Ask the Trainer | Noodling around for a name?
Special to the Sun
TAHOE/TRUCKEE, Calif. – We recently adopted a dog. The shelter had given him the name Noodles and we would like to change it. He was at the shelter for about a month. Can we change his name and if so, how do we do it?
– Noodling a name change
You can most certainly change your new dog’s name. Chances are he didn’t really learn his new name at the shelter and he probably didn’t develop a very positive association with it! A name is just another human word to a dog, however some names are better than others. When we say names like Killer they are often said in a way that infers negative meaning, whereas a name like Champ infers the opposite. Primarily, you want your dog to have a wonderful association with whatever name you choose. Don’t use his name if you are angry or frustrated. It will build a negative association and it is much more effective to walk over and get him.
Once you have determined his new name, it’s time to build a positive association with it. Get about 10 really good treats, say his name in a happy voice and give him a treat. Repeat until you have used all the treats. Do this exercise 2-3 times per day until he looks at you expectantly when he hears his name. Once he’s responding well in your house, start working outside and in other locations. This is called generalization. He needs to respond outside as well as he does in your house.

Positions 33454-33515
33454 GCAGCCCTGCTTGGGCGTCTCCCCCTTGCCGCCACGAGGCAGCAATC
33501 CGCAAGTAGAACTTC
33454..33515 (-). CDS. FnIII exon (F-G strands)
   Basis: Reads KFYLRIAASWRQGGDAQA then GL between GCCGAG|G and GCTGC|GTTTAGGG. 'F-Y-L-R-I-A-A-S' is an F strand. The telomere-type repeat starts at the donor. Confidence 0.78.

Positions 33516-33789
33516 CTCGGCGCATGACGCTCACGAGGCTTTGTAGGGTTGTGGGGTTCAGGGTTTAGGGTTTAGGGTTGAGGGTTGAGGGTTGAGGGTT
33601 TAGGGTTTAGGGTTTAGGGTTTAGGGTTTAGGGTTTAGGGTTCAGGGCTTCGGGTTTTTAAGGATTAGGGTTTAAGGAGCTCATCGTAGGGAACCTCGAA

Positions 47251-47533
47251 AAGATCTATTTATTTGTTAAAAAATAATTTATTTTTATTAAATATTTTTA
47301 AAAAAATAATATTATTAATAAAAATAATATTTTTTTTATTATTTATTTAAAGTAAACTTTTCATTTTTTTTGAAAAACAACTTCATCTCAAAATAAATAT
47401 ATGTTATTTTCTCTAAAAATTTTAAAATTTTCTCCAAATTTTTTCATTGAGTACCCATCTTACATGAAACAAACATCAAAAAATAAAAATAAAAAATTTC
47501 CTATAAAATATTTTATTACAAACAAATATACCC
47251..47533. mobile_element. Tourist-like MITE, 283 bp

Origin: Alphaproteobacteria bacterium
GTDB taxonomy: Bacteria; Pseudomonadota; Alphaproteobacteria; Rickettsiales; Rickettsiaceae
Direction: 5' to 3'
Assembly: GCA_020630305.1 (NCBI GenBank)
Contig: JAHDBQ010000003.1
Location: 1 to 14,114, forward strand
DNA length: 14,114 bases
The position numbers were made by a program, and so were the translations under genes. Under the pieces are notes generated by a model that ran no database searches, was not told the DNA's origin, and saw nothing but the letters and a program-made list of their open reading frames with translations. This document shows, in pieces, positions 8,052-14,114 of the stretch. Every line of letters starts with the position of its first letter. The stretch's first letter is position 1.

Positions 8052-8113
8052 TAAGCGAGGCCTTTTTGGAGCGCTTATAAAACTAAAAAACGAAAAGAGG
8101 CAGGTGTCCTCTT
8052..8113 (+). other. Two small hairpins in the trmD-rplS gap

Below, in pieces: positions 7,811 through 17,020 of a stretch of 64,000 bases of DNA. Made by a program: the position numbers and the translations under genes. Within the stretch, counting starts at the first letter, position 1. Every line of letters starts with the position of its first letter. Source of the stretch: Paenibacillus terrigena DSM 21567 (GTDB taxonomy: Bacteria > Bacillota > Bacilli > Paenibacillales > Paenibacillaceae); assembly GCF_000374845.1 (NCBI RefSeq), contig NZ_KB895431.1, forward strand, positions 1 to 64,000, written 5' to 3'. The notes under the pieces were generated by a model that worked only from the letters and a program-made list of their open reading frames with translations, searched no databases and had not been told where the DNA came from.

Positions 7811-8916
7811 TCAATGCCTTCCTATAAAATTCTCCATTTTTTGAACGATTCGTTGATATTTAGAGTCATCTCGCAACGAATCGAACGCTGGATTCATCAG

Saying your dog’s name should always be the first step in getting their attention before giving them a cue. If you can’t get their attention, you may as well just stop because they aren’t hearing you. I like to teach an additional attention sound for times when the name doesn’t work. My favorite is “Bop Bop Bop” said in a high-pitched, fast tone. To teach this, do the same exercise you did with the name followed by a treat, just replace the name with Bop Bop Bop. A higher pitched, quick sound tends to break through concentration better than a long, low sound. Once the dog looks up, I can give another cue like “Come,” “Leave it,” or “Sit.”
– Carla Brown, CPDT is a Certified Professional Dog Trainer and owner of The Savvy Dog Training and Education Center in Truckee. If you have a pet topic/issue you would like to see covered in the Ask the Trainer column, please email her at firstname.lastname@example.org
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